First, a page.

New Flood Defence Scheme For Calstock In Cornwall

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A new flood defence scheme is now underway in Calstock in Cornwall, a project that includes an 11-hectare intertidal habitat designed to improve resilience to climate change and provide both people and nature with a richer environment to enjoy.


This new intertidal area works to offset various impacts of rises in sea levels, as well as climate change, while also cleaning river water by trapping sediment. It was made after a breach of the old flood bank along the tamar in 2021, which later found to be in poor structural condition.


To help tackle the problem, the Environment Agency has constructed a series of new embankments that will serve to protect the wastewater treatment works from flooding, as well as properties in the local community and both the village hall and preschool.


Projects of this kind are of increasing importance, as climate change is taking place in the here and now, with the UK and other parts of the world seeing more extreme weather events  and a rise in flooding, coastal erosion and landslides.


Jess Thomasson, biodiversity officer for the Environment Agency, commented: “As in many of our estuaries, climate change and rising sea levels in the Tamar are leading to coastal squeeze where essential habitat is prevented from adapting and moving towards land by a structure such as a wall or bank.


“So, last year, after many years of careful planning, we started to create a series of interconnected creeks and the material now used to build the new flood banks.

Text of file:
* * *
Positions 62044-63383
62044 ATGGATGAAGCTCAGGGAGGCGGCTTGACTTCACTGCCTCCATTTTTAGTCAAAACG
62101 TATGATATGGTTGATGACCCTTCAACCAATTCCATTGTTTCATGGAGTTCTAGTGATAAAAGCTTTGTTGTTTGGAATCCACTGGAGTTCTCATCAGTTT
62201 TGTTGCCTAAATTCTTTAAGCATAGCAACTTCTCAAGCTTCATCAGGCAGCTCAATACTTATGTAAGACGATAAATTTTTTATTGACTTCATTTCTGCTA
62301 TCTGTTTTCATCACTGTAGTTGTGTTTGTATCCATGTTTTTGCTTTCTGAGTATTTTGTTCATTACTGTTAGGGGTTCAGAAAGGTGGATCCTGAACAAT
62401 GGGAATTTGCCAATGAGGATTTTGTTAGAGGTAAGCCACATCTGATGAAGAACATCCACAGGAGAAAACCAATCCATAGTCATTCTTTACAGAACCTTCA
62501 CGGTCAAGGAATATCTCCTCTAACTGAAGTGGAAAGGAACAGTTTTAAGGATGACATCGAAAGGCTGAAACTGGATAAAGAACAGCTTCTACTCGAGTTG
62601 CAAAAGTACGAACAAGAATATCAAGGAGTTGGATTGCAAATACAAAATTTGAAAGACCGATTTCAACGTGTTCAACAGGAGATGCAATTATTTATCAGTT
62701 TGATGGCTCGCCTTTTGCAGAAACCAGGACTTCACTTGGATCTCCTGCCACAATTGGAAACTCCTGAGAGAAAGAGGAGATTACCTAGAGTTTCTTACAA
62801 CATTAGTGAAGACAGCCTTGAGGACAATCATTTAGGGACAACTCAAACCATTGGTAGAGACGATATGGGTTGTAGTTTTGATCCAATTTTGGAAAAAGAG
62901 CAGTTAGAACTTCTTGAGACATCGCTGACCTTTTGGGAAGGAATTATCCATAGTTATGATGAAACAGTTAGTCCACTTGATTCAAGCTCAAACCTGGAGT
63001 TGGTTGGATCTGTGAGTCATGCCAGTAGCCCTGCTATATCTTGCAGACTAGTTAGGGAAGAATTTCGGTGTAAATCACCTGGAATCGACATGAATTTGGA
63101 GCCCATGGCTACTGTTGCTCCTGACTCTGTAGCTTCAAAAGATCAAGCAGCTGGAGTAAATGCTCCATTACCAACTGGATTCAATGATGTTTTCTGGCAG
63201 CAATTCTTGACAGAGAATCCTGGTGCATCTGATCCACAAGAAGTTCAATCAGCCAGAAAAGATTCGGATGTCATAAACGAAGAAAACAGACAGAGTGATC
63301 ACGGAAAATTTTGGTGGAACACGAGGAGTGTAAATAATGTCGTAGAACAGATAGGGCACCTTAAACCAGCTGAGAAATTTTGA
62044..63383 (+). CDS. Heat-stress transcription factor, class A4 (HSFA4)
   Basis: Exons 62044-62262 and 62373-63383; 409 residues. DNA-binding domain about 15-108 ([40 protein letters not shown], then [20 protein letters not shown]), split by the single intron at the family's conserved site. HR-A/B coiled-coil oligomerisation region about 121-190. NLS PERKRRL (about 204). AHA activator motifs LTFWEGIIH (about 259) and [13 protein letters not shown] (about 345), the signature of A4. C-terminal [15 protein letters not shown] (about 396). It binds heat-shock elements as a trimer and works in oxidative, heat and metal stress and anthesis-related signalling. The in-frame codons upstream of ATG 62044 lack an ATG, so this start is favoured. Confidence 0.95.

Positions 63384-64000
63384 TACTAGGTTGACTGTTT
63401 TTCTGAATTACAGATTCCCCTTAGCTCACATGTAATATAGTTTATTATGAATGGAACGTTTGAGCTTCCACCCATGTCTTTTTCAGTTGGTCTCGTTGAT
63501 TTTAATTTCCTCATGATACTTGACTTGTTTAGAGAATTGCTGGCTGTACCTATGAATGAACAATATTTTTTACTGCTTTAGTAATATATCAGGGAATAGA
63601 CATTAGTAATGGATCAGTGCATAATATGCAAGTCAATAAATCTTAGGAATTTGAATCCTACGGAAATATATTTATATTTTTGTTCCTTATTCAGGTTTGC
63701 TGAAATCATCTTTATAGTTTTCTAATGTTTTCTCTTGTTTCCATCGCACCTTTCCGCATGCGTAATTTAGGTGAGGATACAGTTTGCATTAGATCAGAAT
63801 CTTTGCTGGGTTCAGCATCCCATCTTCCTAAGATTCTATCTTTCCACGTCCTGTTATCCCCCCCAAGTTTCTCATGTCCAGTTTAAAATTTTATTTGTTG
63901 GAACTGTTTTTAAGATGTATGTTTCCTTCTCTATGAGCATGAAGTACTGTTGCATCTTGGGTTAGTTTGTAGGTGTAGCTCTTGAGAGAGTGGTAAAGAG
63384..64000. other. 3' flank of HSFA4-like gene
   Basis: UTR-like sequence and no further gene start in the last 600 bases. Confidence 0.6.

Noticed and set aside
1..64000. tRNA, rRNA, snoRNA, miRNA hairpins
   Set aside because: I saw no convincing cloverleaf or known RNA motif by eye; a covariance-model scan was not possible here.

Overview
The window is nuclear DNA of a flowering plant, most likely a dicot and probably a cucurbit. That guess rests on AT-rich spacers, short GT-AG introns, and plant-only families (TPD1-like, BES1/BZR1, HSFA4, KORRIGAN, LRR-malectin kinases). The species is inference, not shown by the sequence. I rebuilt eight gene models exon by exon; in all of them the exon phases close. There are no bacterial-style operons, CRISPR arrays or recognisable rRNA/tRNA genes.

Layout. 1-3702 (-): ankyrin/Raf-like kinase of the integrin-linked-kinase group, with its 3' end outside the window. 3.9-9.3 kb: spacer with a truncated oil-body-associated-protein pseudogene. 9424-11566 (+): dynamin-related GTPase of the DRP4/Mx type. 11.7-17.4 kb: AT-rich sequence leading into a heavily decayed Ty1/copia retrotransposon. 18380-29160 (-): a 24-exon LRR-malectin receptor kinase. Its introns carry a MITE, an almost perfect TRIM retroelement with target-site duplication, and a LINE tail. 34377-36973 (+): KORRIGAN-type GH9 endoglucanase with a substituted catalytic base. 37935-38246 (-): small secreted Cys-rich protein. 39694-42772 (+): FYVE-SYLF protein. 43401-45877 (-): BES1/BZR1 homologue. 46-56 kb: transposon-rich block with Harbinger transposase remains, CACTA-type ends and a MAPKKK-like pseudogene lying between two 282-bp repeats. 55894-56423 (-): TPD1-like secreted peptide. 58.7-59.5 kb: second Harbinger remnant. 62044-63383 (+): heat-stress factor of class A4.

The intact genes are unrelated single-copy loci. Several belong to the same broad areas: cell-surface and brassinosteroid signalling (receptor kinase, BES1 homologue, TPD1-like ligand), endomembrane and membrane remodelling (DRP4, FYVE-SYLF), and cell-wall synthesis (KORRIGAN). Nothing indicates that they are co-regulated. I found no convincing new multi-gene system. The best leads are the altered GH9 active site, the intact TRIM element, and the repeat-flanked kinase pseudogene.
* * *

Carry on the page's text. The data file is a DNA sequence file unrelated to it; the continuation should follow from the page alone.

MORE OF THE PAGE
“The breach in the redundant flood bank, allowing tidal water from the estuary to flow in and out of the creeks, has enabled this new vital intertidal habitat to establish in front of the new flood banks.”


In 2021, it was announced that the government will be spending a record £5.2 billion on reducing flood risks over the next six years, with £860 million due to be spent in 2022 to help support over 1,000 different schemes. Yorkshire and the Humber, and the north-west, will see significant funding, as regions that have been hit especially hard over the last few years.


According to the Guardian, tighter guidance was also announced to help prevent the construction of new homes in flood-prone areas. A government-backed insurance scheme has also been amended to give flooded homeowners financial support to protect their homes more effectively.


Government calculations suggest that 336,000 properties will enjoy better protection by 2027, which will help to prevent £32 billion in damage to the economy while reducing the nation’s flood risk by up to 11 per cent.


While these moves were widely supported, some experts have indicated that budgets for flood defences will also need to increase, as will resources for local councils.


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